Bridget Timmers for the 2014
Street Improvement Project on
their property at 26 Linden Ave.
N. The assessed amount of
$12,465 will be deferred for 15
years, with interest to accruing
normally over that time period.
Approved a special Inflow
and Infiltration assessment agree-
ment with Chris and Pete Collins,
46 Linden Ave. S., for $3,640
over two years at 3 percent inter-
est, contingent upon the execution
of a properly signed special as-
sessment agreement.
Voted to appoint Joanne
Foust and Municipal Develop-
ment Group, Inc. to provide eco-
nomic development services as
Agreed to study and recon-
sider membership in the Wright
County Economic Development
Partnership, after hearing a pres-
entation from new Executive Di-
rector Duane Northagan. The
council voted a few years ago to
part ways with the organization,
due to dissatisfaction with its ben-
efits. Calculated by population
figures and a base fee, Maple
Lakes membership dues would
be $763.80 this year.
Approved a lease with AT&T
for antenna placement atop the
citys water tower, contingent
upon sufficient escrow funds, a
sign-off by the citys engineer and
maintenance department, a
$100,000 surety, approval by
Utility Services and other minor
housekeeping issues.
Authorized city maintenance
crews to assist with curbside
brush pickup during Buff Up
Maple Lake, Saturday, Aug. 9.
Approved an insurance
agreement with the Maple Lake
Chamber of Commerce for large
city festivals.
Amended approval of road
closures for the Gear-Head Get
Together on Aug. 16, to exclude
Park Avenue, as fresh pavement
and concrete on that street will
still require curing time.
Approved a temporary on-
sale beer license to St. Timothys
Church Fall Festival on Sept. 28,
providing all regulations are ob-
Approved the hiring of a new
part-time clerk at the liquor store.
Approved, by a 4-0 vote,
with Councilmember Bart Lauer
abstaining, to hire Sue Ditters for
ambulance duty on a six-month
trial basis.
Directed staff to review
leash ordinances and send letters
to owners of rental properties re-
questing renters to pick up after
their dogs or face the risk of fines.
Spotlighted Thomes Insur-
ance with a presentation by Greg
Thomes, who informed the coun-
cil his company will be celebrat-
ing its 80th anniversary Thursday,
Aug. 14, at Sturges Park in Buf-
falo with food and live music
from 5:30 to 7 p.m.
The city council and school
board will hold a joint meeting at
7 p.m. Tuesday, July 29, at city
hall. The city councils next regu-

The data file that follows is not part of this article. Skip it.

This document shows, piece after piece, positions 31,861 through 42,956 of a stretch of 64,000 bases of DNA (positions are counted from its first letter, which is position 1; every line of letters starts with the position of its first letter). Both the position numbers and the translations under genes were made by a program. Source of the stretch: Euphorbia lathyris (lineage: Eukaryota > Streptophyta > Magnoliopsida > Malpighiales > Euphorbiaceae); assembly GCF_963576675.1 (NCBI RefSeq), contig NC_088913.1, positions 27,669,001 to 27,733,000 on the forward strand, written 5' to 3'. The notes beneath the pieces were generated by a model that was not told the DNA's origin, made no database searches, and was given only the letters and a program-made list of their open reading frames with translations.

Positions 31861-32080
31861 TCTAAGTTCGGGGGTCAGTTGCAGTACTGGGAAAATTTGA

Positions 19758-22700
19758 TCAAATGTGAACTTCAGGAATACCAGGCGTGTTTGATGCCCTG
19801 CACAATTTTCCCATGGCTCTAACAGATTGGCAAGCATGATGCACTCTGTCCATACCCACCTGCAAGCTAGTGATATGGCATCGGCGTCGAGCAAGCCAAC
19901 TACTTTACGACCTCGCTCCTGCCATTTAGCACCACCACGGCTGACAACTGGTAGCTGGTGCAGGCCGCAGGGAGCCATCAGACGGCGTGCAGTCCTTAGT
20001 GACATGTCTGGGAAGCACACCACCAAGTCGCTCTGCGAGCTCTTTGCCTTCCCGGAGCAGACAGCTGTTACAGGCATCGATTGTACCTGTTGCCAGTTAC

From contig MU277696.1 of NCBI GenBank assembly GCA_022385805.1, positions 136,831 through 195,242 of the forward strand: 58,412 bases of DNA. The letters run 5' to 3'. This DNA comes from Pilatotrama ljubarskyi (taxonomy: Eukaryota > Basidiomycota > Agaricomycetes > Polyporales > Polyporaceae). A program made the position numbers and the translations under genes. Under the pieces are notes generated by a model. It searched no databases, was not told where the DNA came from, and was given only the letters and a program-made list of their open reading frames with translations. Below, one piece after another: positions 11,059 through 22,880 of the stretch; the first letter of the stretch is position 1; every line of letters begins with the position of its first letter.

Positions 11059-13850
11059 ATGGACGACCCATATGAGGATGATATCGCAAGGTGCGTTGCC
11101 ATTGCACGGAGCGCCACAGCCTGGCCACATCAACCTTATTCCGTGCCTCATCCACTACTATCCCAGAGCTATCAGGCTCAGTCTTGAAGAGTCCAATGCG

lar meeting will be 7 p.m. Tues-
day, Aug. 19.
Watch for entertainment
specials every week in the
Maple Lake Messenger!

Dave Zylstra
9571 Endicott Ave.
NW Maple Lake
(320) 963-5859
Fax: (320) 963-3748
Home Farm Auto
Rec Veh Business
A Policy of Working Together
Cokato and Grinnell
Mutual Ins. Co.
Home Auto Farm Business
Fire Wind Liability
Dave Zylstra
Sales & Service
Simplicity Snapper Lawn & Snow Equipment
Commercial & Residential

Chainsaws & Trimmers

Welding Repairs Chain Sharpening
Kramer Sales & Services
Your Professional Full Service Power Equipment Retailer
Monday-Friday: 8-5:30 Saturday: 8-1 Junction of Co. Rd. 37 & Oak Ave. North Maple Lake
320-963-3733 or 320-963-5858
We print almost anything!
For price quotes, call the Maple Lake Messenger at:
Visit us
online at

Licensed & Bonded
Master Electrician
Door Sales, Inc.
Garage Doors Electric Openers
Sales Service Repairs
Building-Home Improvement
Marv & Buck Howard, Owners
Master Plumber license: Marv 058229-PM Buck 063048-PM
TempStar Heating &
Cooling Products
High Efficiency Boilers
Water Heaters
Water Softeners
3 Generations Since 1961
Licensed Bonded Insured
After Business Hours: 320-236-2102
715 Norway Drive Annandale
Pole Buildings
We will construct your
pole building or sell you
the necessary material.
Come in and talk over
your building needs.
We're here to serve you.
Maple Lake Lumber Co.
Borrell Refrigeration,
Plumbing, Heating
& Air Conditioning
Water Conditioning & Drinking Water Systems
Dave Borrell 320-963-3107
Office: 320-963-5522
Fax: 320-963-5530 fuller@ lakedalelink.net
References Available Fully Insured
Everything in
Concrete &
Residential & Commercial
Block ICF Poured Foundation Brick & Stone Floors Floating Slabs Garages
Concrete Staining/Stamping Patios Driveways Steps Sidewalks Removal Replacement
Stan Fuller 612-366-0910
Call today & Advertise your business in a Messenger Directory!
Get Noticed
Well Drilling
Complete Well Service
Pump & Tanks
Well Abandonments
Annandale, MN 55302
Heating & Air
Conditioning, Inc.
Heating Cooling Sales Service
Buffalo 763-684-3965
Maple Lake
Tim & Lorie Hegle
375 Spruce Avenue N.
Maple Lake, MN 55358
Toll Free: 1-800-273-4699
Call: (320) 963-3934